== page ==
07/06/12 14:52:07

Why automating task entering into OmniFocus is not a good idea.

I recently saw the posts by David Sparks and Michael Schechter who made an effort to make entering tasks into OmniFocus “easier”. I’ll oppose their workflow and I’m going to explain why below.

The setup generally looks fine. The snippets MacSparky try to make it easier to add general tasks into OmniFocus. For instance:

The problem I have with this is that the titles of these tasks are too general. They have no clear outcome. I tried this in the past but soon (about 1 week) I realized the tasks slip under my radar, because I just couldn’t remember them.

Why is that? I don’t know exactly, but after giving it some though I realized that I just need to make a conscious decision or else I don’t care. When I make things “easier” I need to take into account whether it’s something I really really really want it. In case I really want it, then I also set better tasks in my task management system.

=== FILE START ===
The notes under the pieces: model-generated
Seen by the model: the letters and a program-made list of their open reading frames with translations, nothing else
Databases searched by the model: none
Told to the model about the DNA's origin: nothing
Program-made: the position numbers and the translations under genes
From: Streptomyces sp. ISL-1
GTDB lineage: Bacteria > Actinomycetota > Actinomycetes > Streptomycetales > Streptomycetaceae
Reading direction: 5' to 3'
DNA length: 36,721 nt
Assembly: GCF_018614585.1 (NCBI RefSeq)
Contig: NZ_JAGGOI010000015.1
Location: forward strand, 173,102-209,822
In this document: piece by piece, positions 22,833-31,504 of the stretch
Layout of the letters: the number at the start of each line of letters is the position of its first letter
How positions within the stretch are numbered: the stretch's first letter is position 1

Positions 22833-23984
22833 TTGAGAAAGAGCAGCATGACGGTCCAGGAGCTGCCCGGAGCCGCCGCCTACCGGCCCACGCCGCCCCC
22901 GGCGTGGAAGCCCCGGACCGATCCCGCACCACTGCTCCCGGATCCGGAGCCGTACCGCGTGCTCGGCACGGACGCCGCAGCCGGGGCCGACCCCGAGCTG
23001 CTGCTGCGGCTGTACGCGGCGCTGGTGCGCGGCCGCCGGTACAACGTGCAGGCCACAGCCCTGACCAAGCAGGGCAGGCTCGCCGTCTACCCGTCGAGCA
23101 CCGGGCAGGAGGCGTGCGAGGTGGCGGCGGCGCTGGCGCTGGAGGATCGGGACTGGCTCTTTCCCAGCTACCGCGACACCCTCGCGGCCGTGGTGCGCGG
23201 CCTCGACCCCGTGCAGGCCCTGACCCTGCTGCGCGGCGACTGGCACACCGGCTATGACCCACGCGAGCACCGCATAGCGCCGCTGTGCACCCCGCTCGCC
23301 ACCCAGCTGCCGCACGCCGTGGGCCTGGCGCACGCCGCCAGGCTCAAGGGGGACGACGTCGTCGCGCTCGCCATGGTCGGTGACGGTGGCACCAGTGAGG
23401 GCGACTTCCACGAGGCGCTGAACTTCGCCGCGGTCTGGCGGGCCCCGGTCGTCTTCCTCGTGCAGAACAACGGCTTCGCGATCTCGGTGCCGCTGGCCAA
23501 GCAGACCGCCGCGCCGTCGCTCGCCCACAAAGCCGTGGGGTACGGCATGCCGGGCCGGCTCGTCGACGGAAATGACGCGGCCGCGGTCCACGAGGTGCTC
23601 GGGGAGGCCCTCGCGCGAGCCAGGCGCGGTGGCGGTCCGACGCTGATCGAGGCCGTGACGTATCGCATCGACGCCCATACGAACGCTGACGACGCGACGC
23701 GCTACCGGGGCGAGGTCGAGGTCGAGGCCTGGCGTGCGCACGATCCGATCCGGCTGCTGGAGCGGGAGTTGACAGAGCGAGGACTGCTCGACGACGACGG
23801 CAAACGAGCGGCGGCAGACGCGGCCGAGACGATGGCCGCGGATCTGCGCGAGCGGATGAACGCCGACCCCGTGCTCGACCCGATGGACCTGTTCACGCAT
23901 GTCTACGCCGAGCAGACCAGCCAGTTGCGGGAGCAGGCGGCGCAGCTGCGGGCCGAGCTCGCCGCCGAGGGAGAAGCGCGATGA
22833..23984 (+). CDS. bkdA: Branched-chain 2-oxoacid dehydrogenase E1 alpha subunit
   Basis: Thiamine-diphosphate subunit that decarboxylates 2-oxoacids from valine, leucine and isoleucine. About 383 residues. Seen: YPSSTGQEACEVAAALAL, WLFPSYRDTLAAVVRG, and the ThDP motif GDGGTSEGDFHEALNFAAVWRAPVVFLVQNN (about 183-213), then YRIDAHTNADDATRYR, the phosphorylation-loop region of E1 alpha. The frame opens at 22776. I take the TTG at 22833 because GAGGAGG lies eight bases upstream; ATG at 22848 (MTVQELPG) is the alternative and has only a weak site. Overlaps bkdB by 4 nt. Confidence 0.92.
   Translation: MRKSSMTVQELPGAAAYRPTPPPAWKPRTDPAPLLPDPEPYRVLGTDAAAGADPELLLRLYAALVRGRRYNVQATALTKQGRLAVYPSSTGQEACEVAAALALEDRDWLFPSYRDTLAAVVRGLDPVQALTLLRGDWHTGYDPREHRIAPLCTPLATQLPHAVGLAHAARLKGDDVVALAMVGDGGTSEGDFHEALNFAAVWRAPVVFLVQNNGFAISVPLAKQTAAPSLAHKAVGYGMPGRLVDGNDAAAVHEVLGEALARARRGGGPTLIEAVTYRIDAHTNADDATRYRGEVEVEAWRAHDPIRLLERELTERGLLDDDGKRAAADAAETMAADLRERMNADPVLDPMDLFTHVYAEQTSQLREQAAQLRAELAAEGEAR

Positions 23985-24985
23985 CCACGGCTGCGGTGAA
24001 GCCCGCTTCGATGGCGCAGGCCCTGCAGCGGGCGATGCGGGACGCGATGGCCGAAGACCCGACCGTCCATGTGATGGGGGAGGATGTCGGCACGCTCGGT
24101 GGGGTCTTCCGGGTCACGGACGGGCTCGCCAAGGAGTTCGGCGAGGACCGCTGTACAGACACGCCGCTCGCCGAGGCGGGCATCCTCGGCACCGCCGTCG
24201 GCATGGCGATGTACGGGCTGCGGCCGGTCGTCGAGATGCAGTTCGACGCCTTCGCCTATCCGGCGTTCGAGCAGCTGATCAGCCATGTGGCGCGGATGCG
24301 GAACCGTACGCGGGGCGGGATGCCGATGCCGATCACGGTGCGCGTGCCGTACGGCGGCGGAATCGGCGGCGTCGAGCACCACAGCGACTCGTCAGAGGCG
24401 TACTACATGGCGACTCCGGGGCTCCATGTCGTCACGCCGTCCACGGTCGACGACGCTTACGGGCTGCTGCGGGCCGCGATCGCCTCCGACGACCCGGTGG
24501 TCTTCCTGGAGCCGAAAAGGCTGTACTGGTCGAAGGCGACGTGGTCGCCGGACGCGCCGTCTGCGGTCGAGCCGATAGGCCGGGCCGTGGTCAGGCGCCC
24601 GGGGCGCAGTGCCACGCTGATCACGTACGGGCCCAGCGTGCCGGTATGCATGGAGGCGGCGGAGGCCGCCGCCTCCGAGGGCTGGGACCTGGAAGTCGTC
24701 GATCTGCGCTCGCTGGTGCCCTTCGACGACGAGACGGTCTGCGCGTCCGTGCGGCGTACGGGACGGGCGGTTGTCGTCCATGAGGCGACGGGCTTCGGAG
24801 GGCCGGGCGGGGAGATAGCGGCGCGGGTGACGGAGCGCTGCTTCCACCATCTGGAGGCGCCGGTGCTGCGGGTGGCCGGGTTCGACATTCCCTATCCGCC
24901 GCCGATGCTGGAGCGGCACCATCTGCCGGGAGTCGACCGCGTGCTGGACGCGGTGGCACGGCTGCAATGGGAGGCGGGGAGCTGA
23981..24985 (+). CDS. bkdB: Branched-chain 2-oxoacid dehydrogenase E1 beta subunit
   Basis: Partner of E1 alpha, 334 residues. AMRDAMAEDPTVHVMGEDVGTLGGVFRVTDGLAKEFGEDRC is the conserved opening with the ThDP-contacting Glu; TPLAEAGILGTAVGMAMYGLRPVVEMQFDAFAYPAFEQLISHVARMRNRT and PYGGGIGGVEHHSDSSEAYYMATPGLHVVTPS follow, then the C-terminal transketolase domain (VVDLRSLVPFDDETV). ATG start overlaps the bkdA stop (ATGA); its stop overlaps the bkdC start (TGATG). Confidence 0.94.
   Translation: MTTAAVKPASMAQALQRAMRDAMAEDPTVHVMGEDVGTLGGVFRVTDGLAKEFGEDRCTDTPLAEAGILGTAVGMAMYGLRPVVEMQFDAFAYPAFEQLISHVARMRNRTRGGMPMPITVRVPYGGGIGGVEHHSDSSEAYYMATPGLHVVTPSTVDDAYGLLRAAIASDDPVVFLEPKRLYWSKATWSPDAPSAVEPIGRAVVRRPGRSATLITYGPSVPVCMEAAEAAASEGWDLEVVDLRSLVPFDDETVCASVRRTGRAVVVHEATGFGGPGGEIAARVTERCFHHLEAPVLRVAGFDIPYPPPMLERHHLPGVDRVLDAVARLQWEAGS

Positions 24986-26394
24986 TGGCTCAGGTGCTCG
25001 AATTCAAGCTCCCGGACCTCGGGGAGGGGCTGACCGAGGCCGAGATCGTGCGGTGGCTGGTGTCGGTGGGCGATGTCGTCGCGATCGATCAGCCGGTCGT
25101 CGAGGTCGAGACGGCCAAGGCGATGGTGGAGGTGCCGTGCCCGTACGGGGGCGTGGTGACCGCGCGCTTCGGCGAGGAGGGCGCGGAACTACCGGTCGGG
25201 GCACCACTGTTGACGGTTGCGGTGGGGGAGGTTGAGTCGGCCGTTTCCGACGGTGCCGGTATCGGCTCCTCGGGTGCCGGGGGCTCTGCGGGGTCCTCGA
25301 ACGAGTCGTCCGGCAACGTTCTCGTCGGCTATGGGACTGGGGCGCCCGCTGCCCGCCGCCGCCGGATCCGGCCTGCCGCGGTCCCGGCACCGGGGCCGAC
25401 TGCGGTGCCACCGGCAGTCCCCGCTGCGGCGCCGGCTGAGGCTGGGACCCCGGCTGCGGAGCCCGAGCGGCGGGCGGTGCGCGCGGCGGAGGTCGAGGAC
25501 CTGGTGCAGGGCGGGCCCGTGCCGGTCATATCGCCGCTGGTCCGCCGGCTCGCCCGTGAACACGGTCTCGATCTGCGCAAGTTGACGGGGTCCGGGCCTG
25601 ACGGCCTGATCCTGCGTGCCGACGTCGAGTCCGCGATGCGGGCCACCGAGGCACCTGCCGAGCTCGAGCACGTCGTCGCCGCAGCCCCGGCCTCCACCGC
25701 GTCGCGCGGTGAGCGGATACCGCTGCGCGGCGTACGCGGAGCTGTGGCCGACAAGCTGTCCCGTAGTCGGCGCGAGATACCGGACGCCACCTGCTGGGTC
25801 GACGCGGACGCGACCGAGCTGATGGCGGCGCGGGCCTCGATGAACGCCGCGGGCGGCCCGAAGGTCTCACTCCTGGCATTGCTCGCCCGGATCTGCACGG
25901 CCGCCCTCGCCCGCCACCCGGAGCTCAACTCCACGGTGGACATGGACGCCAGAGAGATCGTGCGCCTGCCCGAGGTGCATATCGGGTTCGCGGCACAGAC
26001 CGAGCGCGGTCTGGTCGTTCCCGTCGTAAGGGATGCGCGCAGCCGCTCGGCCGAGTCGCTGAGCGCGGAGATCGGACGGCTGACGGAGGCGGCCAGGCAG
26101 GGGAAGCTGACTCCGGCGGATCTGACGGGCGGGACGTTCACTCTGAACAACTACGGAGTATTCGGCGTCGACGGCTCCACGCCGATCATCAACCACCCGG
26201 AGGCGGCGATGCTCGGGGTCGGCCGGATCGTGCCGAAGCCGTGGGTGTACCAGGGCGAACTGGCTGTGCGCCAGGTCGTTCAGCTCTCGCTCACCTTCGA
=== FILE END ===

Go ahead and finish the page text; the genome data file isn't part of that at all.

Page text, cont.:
"Set meeting with" may sound fine for most people, but when you look at it closely, it says zero to nothing what I actually want to achieve with that meeting. It’s just a task I’ve added so that it’s out of my way. I never even considered whether it’s something I want to do in my life.

It just came to me after reading their articles, when I did my ritual closing of unnecessary tabs in Safari. I look at one and try to think why I left it open in the first place. When it’s something like, and this is something that could be generalized with a snippet, “I want to come back to later” then I just decided that I still want to defer my decision until later. Later when I look at the thing again, this time in OmniFocus, it annoys me again because I still don’t know what to do with.

I never do meetings without a purpose. When I set a meeting, I want to achieve something. Meeting people is pointless otherwise. Calling someone re something is wasted time too. “Call Fiona to set a date when we go out for lunch later this week” is a task with a set outcome.

Read more on setting SMART outcomes.